Taking Action on Sunburn

Primary Times teams up with the Melanoma Fund to raise awareness of the Outdoor Kids Sun Safety Code and explore the misconceptions surrounding sun protection.


Is your child adequately sun protected when they attend outdoor activities? Although you may pack away a bottle of sunscreen and a hat, are you sure it’s used?

Melanoma is a type of skin cancer that occurs in melanocytes, the cells which give our skin its colour. There is increasing evidence that excessive sun exposure and sunburn in children under 15 is a major risk factor for skin cancer in later life. It is therefore essential to protect the skin of both adults and children in the UK, particularly during periods of sunny weather in Spring & Summer.

As a result of this, the Melanoma Fund created the Outdoor Kids Sun Safety Code, a powerful initiative designed for outdoor activity leaders that aims to raise awareness of melanoma and other forms of skin cancer. It provides a code of practice, template policies and downloadable resources to activity leaders and parents to ensure children escape the dangers of sunburn.

Although it seems like a simple practice, there are many misconceptions surrounding sun protection. We have put some typical comments around the subject to melanoma expert Julia Newton-Bishop, Professor of Dermatology at the University of Leeds, for her opinion:


“My child never burns so I do not use sunscreen on him/her.”

Some skin types are especially susceptible to burning, such as those with red hair or fair skin. The balance between sun protection and sun exposure differs between children according to their skin type, where in the world they are & what the weather is like. The key is ‘get to know your skin’.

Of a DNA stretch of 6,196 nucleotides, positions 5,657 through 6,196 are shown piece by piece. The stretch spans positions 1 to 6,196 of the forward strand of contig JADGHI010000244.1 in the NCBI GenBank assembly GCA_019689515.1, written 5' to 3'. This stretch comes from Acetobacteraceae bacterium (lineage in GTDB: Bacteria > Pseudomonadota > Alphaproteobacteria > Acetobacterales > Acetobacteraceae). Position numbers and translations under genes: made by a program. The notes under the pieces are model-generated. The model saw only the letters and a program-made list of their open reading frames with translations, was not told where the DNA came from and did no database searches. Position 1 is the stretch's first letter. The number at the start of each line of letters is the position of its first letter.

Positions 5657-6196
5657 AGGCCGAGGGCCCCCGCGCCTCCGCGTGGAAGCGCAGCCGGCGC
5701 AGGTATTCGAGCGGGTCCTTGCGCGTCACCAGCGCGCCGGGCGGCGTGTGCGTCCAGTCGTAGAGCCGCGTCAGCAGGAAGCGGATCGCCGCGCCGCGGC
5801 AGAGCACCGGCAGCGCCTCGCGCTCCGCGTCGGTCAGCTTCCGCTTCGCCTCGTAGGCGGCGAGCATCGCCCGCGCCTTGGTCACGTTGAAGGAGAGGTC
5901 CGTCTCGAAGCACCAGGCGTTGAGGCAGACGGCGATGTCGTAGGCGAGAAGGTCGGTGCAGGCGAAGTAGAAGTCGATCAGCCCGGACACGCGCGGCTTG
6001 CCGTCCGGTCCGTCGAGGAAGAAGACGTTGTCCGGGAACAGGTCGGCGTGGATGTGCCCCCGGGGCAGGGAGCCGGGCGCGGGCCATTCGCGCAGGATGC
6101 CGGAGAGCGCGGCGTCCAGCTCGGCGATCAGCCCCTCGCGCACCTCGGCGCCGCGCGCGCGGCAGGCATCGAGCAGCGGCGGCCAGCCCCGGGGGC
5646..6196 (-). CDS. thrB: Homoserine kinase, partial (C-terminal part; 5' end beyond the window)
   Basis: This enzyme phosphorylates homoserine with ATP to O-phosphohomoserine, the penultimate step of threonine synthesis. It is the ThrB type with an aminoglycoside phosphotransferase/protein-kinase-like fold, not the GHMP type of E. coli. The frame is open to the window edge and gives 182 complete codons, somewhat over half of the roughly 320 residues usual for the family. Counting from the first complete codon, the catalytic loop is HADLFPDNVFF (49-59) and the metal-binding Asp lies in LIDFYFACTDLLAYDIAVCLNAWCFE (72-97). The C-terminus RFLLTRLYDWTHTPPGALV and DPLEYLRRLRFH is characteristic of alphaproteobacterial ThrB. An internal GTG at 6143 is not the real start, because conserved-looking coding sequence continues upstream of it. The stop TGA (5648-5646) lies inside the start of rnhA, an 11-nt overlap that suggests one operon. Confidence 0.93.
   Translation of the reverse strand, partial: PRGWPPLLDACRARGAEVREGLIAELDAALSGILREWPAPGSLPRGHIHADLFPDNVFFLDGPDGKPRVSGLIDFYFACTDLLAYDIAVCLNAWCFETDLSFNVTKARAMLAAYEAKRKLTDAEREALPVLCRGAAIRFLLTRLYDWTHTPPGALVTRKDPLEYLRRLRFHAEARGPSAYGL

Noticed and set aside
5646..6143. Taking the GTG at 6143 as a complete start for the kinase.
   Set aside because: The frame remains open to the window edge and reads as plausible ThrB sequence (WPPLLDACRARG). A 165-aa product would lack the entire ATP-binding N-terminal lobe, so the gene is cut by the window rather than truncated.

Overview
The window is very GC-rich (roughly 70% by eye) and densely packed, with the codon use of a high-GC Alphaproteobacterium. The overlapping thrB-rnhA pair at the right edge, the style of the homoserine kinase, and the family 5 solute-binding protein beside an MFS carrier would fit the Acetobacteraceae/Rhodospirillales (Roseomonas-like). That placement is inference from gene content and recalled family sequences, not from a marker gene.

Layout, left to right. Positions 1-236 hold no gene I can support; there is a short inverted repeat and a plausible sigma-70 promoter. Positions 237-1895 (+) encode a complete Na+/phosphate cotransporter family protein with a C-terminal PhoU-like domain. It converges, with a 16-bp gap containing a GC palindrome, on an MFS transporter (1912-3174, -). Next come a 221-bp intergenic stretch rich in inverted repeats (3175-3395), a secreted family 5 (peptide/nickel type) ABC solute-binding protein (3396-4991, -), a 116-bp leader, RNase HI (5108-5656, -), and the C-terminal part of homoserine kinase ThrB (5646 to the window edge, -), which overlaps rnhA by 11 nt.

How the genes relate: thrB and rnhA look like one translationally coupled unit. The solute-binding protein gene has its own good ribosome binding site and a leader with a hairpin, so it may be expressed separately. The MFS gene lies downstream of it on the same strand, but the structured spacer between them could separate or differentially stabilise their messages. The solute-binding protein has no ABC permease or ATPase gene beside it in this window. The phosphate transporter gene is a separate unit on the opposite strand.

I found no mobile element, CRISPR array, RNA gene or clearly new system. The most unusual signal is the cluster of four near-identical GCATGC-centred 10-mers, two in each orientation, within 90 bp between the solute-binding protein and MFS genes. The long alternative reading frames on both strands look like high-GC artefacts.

“The sun in the UK is not the same strength as abroad, so we do not really need sunscreen.”

As many people will testify, sunburn doesn’t just happen on holiday. Although sunscreen manufacturers typically advertise their products for use on a beach or by a pool, we need the same protection whilst playing sport or gardening if the sun is out in the UK.

“The sun in the UK rarely shines so surely we need waterproofs more than sunscreen!”

Although the UK is not a hot country, the UV Index in summer is often in the range that causes sunburn, particularly around the middle of the day. Protection such as clothing, hats, shade and sunscreen is recommended for children with vulnerable skin, at a UV Index of 3 or more.

“I can’t be responsible for my child’s sun protection when they are out of my sight.”

When it comes to sun protection, I recommend an overlapping of responsibility. Ensure everyone understands the reasons why sun protection is important and encourage accreditation with the Outdoor Kids Sun Safety Code, offering support for all.

The Melanoma Fund, is launching a short film on the 11th April which will highlight common pitfalls of sun protection. Says Michelle Baker, CEO of the charity;

“We all understand the importance of sun protection; however, it is easy for it to become just another task in a busy schedule. Our video will provide five simple rules for outdoor activity, which can be easily practiced”:


PREPARE Ensure that everyone arrives ready for a day in the sun, and your child understands the importance of avoiding sunburn

PROTECT Clothing, hats, sunglasses and sunscreen (SPF30+)

SHADE Avoid direct sunlight during lunch or whilst spectating others

HYDRATE Ensure water is always available

LEAD BY EXAMPLE Inspire children with your own actions





For further information visit www.oksunsafetycode.com

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